While Iowa football has several long standing pre-game rituals, one of those most heartwarming traditions started in 2017 when the University of Iowa Stead Family Children’s Hospital opened outside the stadium. At the end of the first quarter, fans and players from both teams turn to the hospital to wave at the children who are anxiously awaiting to wave back in the top floor’s “Press Box.”

Before leaving Iowa City, head to the Devonian Fossil Gorge to walk across a 375 million-year-old ocean floor of Iowa’s past.

Traveling by RV?

Public parking for RVs is available near the stadium with the purchase of a parking pass from the University of Iowa.

Nearby campground:

Lake Macbride State Park


Fans wearing red at the University of Nebraska's football stadium
Memorial Stadium in Lincoln, Nebraska | Photo: Shutterstock

6. Memorial Stadium, Lincoln, Nebraska

The University of Nebraska’s Memorial Stadium is great to visit—as long as you’re not a rival. Nebraska fans don’t take it easy on opposing teams. Known as the “Sea of Red,” when you walk into Memorial Stadium, that’s just about the only color you see. The monochromatic camaraderie of the Huskers is matched only by their thunderous cheers in a close game. Potentially one of the most intimidating college football venues, Memorial Stadium can host more than 85,000 occupants and prides itself on being the first on-campus stadium to introduce big-screen instant replay and other cutting-edge technologies.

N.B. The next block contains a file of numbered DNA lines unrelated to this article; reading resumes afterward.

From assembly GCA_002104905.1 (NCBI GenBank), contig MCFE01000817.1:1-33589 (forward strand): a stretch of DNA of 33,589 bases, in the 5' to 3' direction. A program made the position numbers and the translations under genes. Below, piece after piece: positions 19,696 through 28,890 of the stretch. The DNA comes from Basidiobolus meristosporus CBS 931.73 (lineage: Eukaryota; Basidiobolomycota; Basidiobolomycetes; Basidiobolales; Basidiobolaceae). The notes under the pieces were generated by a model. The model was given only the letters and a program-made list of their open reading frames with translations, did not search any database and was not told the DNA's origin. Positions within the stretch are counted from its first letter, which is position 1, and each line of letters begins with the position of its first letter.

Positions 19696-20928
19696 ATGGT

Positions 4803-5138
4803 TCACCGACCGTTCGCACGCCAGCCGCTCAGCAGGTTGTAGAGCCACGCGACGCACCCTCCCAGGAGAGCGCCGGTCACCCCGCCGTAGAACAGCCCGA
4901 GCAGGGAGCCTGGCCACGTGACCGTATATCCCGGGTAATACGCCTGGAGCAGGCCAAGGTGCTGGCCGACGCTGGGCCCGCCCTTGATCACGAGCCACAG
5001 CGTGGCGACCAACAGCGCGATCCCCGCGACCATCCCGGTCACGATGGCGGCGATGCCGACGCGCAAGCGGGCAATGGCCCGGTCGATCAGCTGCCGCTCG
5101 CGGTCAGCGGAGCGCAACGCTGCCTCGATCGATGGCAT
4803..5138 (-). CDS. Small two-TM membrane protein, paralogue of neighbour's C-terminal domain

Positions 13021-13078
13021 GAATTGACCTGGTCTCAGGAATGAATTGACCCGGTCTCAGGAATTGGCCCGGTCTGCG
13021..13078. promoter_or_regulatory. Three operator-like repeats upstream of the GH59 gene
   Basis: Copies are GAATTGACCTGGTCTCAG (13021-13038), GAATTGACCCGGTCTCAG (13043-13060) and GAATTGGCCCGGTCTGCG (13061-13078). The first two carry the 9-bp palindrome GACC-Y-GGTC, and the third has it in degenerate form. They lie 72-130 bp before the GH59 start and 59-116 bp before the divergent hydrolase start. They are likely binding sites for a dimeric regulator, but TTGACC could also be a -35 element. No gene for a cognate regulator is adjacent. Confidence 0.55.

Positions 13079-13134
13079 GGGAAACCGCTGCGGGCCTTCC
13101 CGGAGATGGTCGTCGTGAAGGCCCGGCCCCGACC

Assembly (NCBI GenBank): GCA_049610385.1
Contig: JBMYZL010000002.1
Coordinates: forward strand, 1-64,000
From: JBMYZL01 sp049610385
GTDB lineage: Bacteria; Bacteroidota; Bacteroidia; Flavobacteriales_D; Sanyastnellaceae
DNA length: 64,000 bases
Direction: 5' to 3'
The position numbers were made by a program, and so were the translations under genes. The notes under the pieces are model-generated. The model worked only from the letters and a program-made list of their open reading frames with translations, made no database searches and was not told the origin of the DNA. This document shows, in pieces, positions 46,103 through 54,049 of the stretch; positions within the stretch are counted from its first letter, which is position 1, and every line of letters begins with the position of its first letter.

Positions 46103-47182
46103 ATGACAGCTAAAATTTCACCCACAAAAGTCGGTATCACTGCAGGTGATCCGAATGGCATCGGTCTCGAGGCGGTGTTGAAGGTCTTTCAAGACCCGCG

Nearly 3 hours before the game starts, join Husker fans greeting the team at the Vine Street entrance of Memorial Stadium, or head into the stadium to watch the band practice its game routine. Be sure to visit the Historic Haymarket District in downtown Lincoln before departing the area to experience local arts and entertainment, eateries, and shops.

Traveling by RV?

Weekend and daily passes are available for RVs on campus, just a short walk from the stadium.

Nearby campground:

Camp-A-Way RV Park